The divide has led to stalled projects, disputes over Medicaid and fetal tissue research, duplicated work on Trump’s drug pricing priorities — and bitter personal attacks, say a dozen current and former White House and HHS officials as well as multiple other people familiar with the conversations.

The stakes are further heightened because health care is expected to play a crucial role in the 2020 election, and Trump has repeatedly pledged to soon unveil a plan that is higher quality and less expensive than Obamacare — an ambitious promise that his team of rivals is not ready to deliver on….

Read the full Politico article

Five Key Questions About the Country’s First Public Option Insurance

May 14, 2019

Washington state formally approved the public option this week, becoming the first state to test a policy that numerous Democratic presidential candidates — including the state’s governor — will tout on the campaign trail.

But the state’s work on the idea is just beginning, and it’s facing a major time crunch to get the plans launched by the legislation’s 2021 start date. State officials must wrestle with key questions about how to design the public plan to make it affordable enough to attract new customers, while ensuring enough hospitals and doctors will join its network.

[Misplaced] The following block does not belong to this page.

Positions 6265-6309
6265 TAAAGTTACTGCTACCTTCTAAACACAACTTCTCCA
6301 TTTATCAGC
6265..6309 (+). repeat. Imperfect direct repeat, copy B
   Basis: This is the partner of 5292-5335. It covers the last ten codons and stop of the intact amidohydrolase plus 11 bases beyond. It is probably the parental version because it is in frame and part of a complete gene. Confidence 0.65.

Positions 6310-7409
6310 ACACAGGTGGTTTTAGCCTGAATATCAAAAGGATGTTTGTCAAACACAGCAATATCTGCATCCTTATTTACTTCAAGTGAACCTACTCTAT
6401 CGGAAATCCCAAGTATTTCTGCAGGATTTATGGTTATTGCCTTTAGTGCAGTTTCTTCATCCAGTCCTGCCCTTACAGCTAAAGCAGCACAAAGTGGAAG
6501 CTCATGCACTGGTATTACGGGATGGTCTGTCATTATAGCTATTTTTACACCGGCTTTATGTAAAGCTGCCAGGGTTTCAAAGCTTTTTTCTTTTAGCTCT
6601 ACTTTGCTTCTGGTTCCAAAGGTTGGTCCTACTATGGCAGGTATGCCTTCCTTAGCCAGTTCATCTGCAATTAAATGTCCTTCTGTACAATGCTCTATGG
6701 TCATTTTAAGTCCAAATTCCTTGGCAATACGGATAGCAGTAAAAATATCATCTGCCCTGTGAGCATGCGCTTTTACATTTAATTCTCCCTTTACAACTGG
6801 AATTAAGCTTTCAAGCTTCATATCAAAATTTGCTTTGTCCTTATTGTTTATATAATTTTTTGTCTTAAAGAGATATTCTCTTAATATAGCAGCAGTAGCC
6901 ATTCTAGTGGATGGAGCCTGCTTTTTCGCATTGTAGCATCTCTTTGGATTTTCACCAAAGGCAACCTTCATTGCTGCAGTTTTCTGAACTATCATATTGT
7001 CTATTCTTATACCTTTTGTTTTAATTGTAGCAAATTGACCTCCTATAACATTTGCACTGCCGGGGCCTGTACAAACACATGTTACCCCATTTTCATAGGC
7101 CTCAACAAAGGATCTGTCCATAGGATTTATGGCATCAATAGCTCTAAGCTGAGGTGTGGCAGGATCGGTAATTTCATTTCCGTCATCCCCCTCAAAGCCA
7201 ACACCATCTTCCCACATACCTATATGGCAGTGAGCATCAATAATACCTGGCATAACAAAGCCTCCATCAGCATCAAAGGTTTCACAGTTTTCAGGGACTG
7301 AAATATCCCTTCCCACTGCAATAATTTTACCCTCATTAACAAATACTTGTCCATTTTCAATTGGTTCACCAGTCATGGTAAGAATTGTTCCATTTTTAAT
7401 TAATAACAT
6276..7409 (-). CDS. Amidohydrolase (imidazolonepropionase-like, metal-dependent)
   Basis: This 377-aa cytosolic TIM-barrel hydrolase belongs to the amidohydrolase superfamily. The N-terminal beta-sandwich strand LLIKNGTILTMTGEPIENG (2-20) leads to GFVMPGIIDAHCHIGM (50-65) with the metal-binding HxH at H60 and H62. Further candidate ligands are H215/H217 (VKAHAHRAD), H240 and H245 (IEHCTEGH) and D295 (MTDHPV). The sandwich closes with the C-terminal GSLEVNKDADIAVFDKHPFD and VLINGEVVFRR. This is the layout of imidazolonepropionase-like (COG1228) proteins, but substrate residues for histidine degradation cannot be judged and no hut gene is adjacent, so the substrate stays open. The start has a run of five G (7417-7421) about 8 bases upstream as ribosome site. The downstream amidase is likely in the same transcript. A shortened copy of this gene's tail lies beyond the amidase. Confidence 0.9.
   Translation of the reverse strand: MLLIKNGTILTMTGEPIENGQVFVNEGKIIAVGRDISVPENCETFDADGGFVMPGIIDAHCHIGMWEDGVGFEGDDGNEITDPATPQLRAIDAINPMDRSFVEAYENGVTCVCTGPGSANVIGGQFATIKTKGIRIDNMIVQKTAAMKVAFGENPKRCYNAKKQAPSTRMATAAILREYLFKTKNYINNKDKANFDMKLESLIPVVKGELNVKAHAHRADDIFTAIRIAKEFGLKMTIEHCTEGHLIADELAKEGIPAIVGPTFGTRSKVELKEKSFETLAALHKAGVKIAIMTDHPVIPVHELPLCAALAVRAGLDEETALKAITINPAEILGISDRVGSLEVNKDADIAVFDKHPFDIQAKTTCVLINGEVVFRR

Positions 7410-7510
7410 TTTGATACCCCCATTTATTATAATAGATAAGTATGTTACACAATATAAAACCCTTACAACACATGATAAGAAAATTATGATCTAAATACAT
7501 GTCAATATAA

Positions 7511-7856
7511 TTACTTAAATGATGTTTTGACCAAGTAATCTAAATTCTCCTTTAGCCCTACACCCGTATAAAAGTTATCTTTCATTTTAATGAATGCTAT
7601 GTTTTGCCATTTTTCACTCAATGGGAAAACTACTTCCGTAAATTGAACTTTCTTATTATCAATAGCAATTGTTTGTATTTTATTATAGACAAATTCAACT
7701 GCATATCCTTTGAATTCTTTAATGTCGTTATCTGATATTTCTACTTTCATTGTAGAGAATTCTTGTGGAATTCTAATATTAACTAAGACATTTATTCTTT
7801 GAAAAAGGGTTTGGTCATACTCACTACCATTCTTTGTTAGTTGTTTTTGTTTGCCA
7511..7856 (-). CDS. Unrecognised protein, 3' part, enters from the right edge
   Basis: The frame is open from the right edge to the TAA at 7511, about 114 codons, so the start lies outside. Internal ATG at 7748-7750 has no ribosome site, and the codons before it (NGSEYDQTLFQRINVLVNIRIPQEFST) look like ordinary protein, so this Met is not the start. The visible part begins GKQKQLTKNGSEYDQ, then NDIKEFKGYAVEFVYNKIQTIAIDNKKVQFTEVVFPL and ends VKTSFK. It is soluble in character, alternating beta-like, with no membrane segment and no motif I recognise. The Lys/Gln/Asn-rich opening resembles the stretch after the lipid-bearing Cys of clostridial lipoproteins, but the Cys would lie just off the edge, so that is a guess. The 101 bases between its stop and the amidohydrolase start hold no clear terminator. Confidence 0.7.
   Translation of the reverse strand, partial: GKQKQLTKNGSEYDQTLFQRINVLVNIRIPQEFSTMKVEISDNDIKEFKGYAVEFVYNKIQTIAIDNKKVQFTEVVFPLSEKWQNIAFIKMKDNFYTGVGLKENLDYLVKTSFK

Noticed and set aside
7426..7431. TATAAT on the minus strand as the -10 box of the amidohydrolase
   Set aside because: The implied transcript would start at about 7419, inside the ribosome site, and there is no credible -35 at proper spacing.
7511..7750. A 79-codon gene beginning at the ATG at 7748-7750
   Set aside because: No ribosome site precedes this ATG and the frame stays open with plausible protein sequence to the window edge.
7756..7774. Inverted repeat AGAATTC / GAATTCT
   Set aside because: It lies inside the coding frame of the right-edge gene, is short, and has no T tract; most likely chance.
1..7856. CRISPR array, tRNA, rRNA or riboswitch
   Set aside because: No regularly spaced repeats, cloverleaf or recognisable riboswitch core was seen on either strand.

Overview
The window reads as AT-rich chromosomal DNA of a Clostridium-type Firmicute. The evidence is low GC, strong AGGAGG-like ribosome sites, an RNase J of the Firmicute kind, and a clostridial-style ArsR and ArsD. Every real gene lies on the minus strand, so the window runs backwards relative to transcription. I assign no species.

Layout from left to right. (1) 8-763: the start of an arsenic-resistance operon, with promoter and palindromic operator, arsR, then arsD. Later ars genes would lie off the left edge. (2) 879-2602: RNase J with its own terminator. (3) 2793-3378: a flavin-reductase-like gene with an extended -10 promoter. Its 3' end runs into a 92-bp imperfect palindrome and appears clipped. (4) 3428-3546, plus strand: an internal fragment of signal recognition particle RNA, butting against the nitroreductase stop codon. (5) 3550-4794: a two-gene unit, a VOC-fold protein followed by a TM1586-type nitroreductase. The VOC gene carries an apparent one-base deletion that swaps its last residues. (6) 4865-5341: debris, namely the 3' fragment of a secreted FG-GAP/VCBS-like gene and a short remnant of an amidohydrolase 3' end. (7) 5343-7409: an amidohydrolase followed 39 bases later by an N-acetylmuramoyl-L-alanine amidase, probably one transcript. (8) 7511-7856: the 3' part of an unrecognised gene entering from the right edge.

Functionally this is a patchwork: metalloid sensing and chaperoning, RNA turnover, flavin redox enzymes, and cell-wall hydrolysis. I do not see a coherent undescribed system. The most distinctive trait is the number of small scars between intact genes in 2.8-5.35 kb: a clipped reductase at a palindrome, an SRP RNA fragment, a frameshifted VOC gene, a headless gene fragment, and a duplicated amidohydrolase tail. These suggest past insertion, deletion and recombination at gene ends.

Washington state formally approved the public option this week, becoming the first state to test a policy that numerous Democratic presidential candidates — including the state’s governor — will tout on the campaign trail.

But the state’s work on the idea is just beginning, and it’s facing a major time crunch to get the plans launched by the legislation’s 2021 start date. State officials must wrestle with key questions about how to design the public plan to make it affordable enough to attract new customers, while ensuring enough hospitals and doctors will join its network.

Here are some unresolved issues state officials will have to confront in the months ahead:

Who can buy the plans and will they be affordable?

Read the full Politico article

Conservative health care experiment leads to thousands losing coverage

December 30, 2018

Arkansas is throwing thousands of people off its Medicaid rolls each month for not complying with work requirements, blindsiding vulnerable residents panicked about losing their health coverage.